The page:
By mid-1944, the Panther was at its peak performance and widely regarded as the most formidable tank on the battlefield. Nevertheless, when the Panther debuted in the Battle of Kursk in July 1943, it was still not ready to go into combat.

The Panther tank was seen as a necessary component of Operation Citadel, and the attack was delayed several times because of their mechanical problems and to receive more Panthers, with the eventual start date of the battle only six days after the last Panthers had been delivered to the front. This resulted in major problems in Panther units during the Battle of Kursk, as tactical training at the unit level, coordination by radio, and driver training were all seriously deficient.

Its greatest historical role in the battle may have been a highly negative one—its contribution to the decisions to delay the original start of Operation Zitadelle for a total of two months, time which the Soviets used to build up an enormous concentration of minefields, anti-tank guns, trenches and artillery defences.

Via

Via

Via

Via

Via

By 5 July, when the Battle of Kursk started, there were only 184 operational Panthers. Within two days, this had dropped to 40. On 17 July 1943, after Hitler had ordered a stop to the German offensive, Gen. Heinz Guderian sent in the following preliminary assessment of the Panthers:

"Due to enemy action and mechanical breakdowns, the combat strength sank rapidly during the first few days. By the evening of 10 July there were only 10 operational Panthers in the front line. 25 Panthers had been lost as total writeoffs (23 were hit and burnt and two had caught fire during the approach march). 100 Panthers were in need of repair (56 were damaged by hits and mines and 44 by mechanical breakdown). 60 percent of the mechanical breakdowns could be easily repaired. Approximately 40 Panthers had already been repaired and were on the way to the front. About 25 still had not been recovered by the repair service ... On the evening of 11 July, 38 Panthers were operational, 31 were total write-offs and 131 were in need of repair. A slow increase in the combat strength is observable. The large number of losses by hits (81 Panthers up to 10 July) attests to the heavy fighting."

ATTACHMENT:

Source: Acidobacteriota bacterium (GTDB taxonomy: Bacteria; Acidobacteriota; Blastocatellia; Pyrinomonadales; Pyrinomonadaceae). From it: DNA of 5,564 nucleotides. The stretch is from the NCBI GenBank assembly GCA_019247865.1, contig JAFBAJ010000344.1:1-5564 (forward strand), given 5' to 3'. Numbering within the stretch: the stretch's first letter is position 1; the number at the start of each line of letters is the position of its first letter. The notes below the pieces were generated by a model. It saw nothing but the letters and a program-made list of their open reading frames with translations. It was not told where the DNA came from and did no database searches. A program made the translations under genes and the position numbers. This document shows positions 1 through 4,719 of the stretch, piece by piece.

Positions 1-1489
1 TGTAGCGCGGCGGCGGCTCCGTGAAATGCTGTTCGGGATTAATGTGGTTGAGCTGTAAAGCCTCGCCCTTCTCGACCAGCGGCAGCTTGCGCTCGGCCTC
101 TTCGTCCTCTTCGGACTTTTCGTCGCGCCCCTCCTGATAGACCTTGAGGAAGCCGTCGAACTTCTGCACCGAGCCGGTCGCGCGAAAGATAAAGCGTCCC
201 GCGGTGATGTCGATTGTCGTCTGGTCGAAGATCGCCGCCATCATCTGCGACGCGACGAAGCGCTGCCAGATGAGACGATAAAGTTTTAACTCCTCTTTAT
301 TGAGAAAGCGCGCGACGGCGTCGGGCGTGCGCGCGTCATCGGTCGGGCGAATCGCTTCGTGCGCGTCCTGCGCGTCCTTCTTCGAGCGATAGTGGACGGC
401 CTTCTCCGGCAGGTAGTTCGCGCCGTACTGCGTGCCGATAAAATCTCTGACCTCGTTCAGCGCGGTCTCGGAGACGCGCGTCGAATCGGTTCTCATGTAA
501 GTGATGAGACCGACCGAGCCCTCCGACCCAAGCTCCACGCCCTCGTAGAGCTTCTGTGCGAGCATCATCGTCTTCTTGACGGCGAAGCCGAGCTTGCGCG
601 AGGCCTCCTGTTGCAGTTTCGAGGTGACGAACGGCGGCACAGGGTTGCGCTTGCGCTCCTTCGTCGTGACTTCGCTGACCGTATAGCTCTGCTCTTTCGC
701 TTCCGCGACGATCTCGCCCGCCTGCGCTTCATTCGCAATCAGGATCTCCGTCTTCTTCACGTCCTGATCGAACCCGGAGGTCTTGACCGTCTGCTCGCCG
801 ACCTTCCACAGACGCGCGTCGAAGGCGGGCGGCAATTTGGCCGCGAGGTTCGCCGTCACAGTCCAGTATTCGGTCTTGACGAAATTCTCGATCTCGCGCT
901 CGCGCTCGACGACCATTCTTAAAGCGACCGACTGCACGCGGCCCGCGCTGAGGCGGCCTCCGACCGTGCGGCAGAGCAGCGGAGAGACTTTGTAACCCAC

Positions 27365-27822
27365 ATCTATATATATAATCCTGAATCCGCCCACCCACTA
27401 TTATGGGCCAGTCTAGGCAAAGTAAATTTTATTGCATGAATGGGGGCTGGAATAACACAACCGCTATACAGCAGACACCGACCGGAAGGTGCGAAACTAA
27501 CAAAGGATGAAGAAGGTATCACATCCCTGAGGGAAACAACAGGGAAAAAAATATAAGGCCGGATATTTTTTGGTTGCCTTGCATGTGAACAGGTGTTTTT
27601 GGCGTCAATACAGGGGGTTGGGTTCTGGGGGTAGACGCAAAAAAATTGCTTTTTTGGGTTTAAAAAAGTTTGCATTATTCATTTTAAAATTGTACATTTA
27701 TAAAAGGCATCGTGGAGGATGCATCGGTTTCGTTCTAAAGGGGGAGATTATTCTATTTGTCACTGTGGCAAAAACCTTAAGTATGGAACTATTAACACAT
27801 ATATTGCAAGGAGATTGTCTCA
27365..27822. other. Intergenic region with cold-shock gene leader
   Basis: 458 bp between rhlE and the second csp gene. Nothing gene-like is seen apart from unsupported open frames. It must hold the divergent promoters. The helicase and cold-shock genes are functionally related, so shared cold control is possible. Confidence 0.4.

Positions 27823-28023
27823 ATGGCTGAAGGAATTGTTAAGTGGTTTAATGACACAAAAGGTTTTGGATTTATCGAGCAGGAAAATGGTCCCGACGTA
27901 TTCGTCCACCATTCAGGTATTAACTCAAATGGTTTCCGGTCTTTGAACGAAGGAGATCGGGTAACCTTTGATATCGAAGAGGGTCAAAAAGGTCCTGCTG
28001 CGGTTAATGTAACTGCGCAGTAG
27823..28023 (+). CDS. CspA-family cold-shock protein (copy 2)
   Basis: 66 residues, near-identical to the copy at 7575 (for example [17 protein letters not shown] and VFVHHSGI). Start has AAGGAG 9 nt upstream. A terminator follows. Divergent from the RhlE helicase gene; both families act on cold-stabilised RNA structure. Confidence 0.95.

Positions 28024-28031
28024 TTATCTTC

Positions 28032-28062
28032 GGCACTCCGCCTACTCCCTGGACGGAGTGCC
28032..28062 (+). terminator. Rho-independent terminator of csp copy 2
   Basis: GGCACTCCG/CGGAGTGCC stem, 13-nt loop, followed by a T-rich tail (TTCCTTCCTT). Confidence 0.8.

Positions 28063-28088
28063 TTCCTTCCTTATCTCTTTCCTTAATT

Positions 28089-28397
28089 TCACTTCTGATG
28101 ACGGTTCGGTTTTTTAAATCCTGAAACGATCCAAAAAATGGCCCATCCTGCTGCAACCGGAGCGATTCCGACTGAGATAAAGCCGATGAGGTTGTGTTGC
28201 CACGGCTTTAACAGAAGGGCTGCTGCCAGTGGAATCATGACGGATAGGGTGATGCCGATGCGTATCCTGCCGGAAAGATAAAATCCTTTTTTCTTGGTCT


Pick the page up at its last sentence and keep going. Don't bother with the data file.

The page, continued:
Via

Via

Via

A later report on 20 July 1943 showed 41 Panthers as operational, 85 as repairable, 16 severely damaged and needing repair in Germany, 56 burnt out because of enemy action, and two destroyed by motor fires.

Via

Via

Via

Before the Germans ended their offensive at Kursk, the Soviets began their counteroffensive, and succeeded in pushing the Germans back into a steady retreat. Thus, a report on 11 August 1943 showed that the number of total write-offs in Panthers swelled to 156, with only 9 operational. The German Army was forced into a fighting retreat, and increasingly lost Panthers in combat as well as from abandoning and destroying damaged vehicles.

Via

Via

Via

Via

Via

Via

Via

Via

Via

Via

The Panther demonstrated its capacity to destroy any Soviet armoured fighting vehicle from long distance during the Battle of Kursk, and had a very high overall kill ratio. It constituted less than seven percent of the estimated 2,400–2,700 total armoured fighting vehicles deployed by the Germans in this battle, and its effectiveness was limited by its mechanical problems and the in-depth layered defence system of the Soviets at Kursk. 

During Zitadelle the Panthers claimed 267 destroyed tanks.

Source: 

Internet | Wikipedia
1

WW2 Timeline: 

Nation in war: 

Language: 

5
Your rating: None (1 vote)